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Mondale Is Expected to Run in Place of Wellstone

Former vice president will announce his plans Tuesday. GOP already assailing his record.

October 28, 2002|Janet Hook and Miguel Bustillo | Times Staff Writers

WASHINGTON — Former Vice President Walter F. Mondale, responding to emotional pleas from Democrats in Minnesota and around the nation, is expected to replace the late Sen. Paul Wellstone as the Democratic candidate in that state's hotly contested Senate race.

Mondale, who turns 75 in January, has said that he will not announce his plans until after Tuesday's memorial service for Wellstone, who died Friday in a plane crash. But party officials Sunday said they believe Mondale is willing to accept the nomination, which the party is expected to ratify Wednesday. Republicans already are criticizing his record.

"The vice president, I believe, if asked by the party, would be willing to seek the election Nov. 5," Mike Erlandson, chairman of the Minnesota Democratic-Farmer-Labor Party, said at a news conference. "Mr. Mondale is the choice of the Wellstone family. Mr. Mondale is certainly the sentimental choice of many Democrats across the state."

Democratic officials see Mondale, with his years of political experience and household-name status, as their best hope for beating GOP nominee Norm Coleman in the few days left in the campaign. Victory in Minnesota is crucial to Democrats' broader battle to preserve their fragile 51-49 Senate majority.

For The Record
Los Angeles Times Thursday October 31, 2002 Home Edition Main News Part A Page 2 National Desk 13 inches; 494 words Type of Material: Correction
Senate -- A story in Section A Monday on plans to replace the late Sen. Paul Wellstone reported that Democrats had a 51-49 majority in the Senate. Their majority is 50-49; Sen. James M. Jeffords of Vermont is an independent.

It would be a remarkable twist of political history if Democrats were rescued from losing control of the Senate by the man who led the party to a crushing defeat in the 1984 presidential election, when he lost to Ronald Reagan in a landslide. What's more, Mondale is a paragon of the kind of liberalism that many Democrats -- other than Wellstone -- have tried to move the party away from in the years since he topped their ticket.

A Minnesota Icon

But in Minnesota, old-style liberalism still has great appeal, and Mondale is an icon to many. Mondale, who now practices law and teaches in Minnesota, represented the state in the Senate from the end of 1964, when he was appointed to fill the vacancy left by Hubert H. Humphrey's election as vice president, to 1976, when he himself was elected vice president for one term under Jimmy Carter. In 1984, Mondale became the party's ill-fated presidential nominee, choosing Geraldine Ferraro -- the first woman on a major-party ticket -- as his running mate. President Clinton appointed him U.S. ambassador to Japan in 1993, a position he had until 1996.

"There's such a tremendous reverence for him," Senate Majority Leader Tom Daschle (D-S.D.) said Sunday on CBS News' "Face the Nation." "He would be the great unifier, and I think there would be overwhelming support in Minnesota for his candidacy."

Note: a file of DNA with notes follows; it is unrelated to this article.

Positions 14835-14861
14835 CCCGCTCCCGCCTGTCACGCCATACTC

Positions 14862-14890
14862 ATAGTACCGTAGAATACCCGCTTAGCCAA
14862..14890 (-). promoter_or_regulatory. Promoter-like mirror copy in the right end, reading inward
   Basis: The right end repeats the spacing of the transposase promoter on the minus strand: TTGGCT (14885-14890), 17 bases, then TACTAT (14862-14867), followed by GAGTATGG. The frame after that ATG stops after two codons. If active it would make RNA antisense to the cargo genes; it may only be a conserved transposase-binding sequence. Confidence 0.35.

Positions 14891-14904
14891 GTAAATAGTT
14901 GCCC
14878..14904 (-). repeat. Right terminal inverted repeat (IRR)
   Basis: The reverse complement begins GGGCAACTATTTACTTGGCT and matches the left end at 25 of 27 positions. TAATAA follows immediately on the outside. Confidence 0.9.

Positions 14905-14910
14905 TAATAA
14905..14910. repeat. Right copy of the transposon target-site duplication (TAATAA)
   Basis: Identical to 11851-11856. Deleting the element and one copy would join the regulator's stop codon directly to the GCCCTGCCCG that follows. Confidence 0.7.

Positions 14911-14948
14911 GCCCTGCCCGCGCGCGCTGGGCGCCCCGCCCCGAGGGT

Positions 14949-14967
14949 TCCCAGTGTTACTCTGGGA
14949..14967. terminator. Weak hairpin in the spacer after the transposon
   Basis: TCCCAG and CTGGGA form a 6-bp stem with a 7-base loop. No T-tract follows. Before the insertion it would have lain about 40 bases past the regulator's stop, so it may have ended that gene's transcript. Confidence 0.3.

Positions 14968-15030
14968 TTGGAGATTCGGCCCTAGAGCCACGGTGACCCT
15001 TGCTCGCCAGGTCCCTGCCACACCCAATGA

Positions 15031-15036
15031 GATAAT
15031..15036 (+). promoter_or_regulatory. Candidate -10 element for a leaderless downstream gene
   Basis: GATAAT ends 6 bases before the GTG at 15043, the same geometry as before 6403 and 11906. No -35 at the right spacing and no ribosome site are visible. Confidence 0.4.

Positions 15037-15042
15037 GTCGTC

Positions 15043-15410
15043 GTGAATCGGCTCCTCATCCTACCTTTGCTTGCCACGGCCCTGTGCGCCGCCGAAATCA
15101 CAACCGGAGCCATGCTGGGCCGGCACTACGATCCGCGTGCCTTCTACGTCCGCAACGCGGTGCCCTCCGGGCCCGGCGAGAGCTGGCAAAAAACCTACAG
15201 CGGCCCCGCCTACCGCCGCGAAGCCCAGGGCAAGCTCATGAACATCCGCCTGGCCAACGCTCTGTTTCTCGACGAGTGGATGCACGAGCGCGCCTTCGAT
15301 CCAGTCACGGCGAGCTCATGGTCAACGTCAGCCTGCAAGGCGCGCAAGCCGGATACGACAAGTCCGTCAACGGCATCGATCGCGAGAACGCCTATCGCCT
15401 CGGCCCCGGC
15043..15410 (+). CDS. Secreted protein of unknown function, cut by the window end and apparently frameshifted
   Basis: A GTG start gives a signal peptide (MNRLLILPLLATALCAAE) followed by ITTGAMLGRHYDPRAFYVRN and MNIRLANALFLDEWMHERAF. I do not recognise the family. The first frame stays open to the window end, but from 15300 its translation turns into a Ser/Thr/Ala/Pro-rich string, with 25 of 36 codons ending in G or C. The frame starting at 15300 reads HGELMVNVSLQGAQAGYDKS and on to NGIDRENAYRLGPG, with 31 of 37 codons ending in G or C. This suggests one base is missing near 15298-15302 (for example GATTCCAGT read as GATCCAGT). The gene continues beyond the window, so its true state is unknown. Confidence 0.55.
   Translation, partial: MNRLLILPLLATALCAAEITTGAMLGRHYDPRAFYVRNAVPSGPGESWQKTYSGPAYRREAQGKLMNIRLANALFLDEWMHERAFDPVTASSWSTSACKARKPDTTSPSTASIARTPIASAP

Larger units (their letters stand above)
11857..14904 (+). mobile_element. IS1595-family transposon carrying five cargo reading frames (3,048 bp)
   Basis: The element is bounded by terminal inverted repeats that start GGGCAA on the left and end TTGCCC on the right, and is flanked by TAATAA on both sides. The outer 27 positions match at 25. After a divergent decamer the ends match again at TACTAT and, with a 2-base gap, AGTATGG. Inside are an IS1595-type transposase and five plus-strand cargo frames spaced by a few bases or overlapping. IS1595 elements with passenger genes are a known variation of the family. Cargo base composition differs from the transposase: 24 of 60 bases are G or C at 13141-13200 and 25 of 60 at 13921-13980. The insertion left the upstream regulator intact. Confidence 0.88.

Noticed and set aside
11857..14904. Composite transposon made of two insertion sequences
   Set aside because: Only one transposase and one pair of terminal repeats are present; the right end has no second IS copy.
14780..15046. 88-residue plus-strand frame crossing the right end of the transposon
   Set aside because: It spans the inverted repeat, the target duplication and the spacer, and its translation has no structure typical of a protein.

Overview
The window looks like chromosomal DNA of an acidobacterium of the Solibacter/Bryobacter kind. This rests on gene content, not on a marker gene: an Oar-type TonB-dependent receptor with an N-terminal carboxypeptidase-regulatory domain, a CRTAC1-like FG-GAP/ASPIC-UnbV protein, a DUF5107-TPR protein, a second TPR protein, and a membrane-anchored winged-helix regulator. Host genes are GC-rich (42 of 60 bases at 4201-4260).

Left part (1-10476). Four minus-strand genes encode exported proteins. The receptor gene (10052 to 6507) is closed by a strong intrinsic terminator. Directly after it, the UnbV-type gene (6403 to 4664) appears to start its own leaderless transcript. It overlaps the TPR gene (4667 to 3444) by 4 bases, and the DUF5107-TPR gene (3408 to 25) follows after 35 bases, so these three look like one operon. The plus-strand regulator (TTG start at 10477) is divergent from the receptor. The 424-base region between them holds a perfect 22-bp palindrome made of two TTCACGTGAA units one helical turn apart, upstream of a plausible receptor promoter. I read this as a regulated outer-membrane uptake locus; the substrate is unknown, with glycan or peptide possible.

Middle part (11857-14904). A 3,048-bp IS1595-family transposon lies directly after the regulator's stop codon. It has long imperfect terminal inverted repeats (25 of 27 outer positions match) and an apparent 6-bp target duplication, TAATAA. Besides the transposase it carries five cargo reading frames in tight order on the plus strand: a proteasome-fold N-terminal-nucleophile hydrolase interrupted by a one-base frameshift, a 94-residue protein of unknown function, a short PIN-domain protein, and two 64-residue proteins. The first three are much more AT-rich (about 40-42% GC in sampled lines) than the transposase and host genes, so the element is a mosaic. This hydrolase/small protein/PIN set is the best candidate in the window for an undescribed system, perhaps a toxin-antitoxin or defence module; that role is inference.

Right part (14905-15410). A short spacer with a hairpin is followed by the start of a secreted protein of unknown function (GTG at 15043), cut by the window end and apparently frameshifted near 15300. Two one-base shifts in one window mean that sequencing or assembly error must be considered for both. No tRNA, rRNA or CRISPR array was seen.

Even though Mondale has not officially agreed to enter the race, Republicans began picking apart his record Sunday -- including a famous line in his 1984 speech accepting the presidential nomination when he candidly acknowledged that, as president, he would raise taxes.

"If you want a big tax-increase person with a long history of raising taxes, Walter Mondale's perfect," former House Speaker Newt Gingrich (R-Ga.) said on NBC's "Meet the Press." "People ought to vote on how [candidates] vote, not the emotions of this week."

The Minnesota race long has been considered pivotal to deciding which party will control the Senate. The GOP targeted Wellstone as one of the Democrats' most vulnerable incumbents. President Bush personally recruited Coleman -- a former mayor of St. Paul and a former Democrat -- to run, and Republicans were increasingly confident that he could win.

Democratic officials have until late Thursday to name a replacement for Wellstone, and the party will convene its 875 delegates Wednesday. State officials said they expect only one name to be put forward -- a clear sign that the party was ready to unite behind Mondale.

Any support for other candidates apparently was put to rest over the weekend when Wellstone's son David, who had been touted by some as a potential candidate, met with Mondale and top members of the Wellstone campaign and personally threw the family's support behind the former vice president.

"The family believes that Sen. Wellstone would be honored to have the vice president consider replacing him in the United States Senate," Erlandson said on ABC's "This Week."

Even after that meeting, Mondale has remained publicly noncommittal. And a friend who has talked with him said he has genuinely stewed over making this move so late in life. But party officials are clearly counting on him to run -- if only because they assume that he would have discouraged speculation if he was not prepared to go along.

One reason that returning to the Senate might be an attractive option, his friends say, is that Mondale has viewed his years there as among the happiest of his career.

"To finish at the place that he loved the best would be wonderful," said Michael Berman, a former top aide to Mondale.

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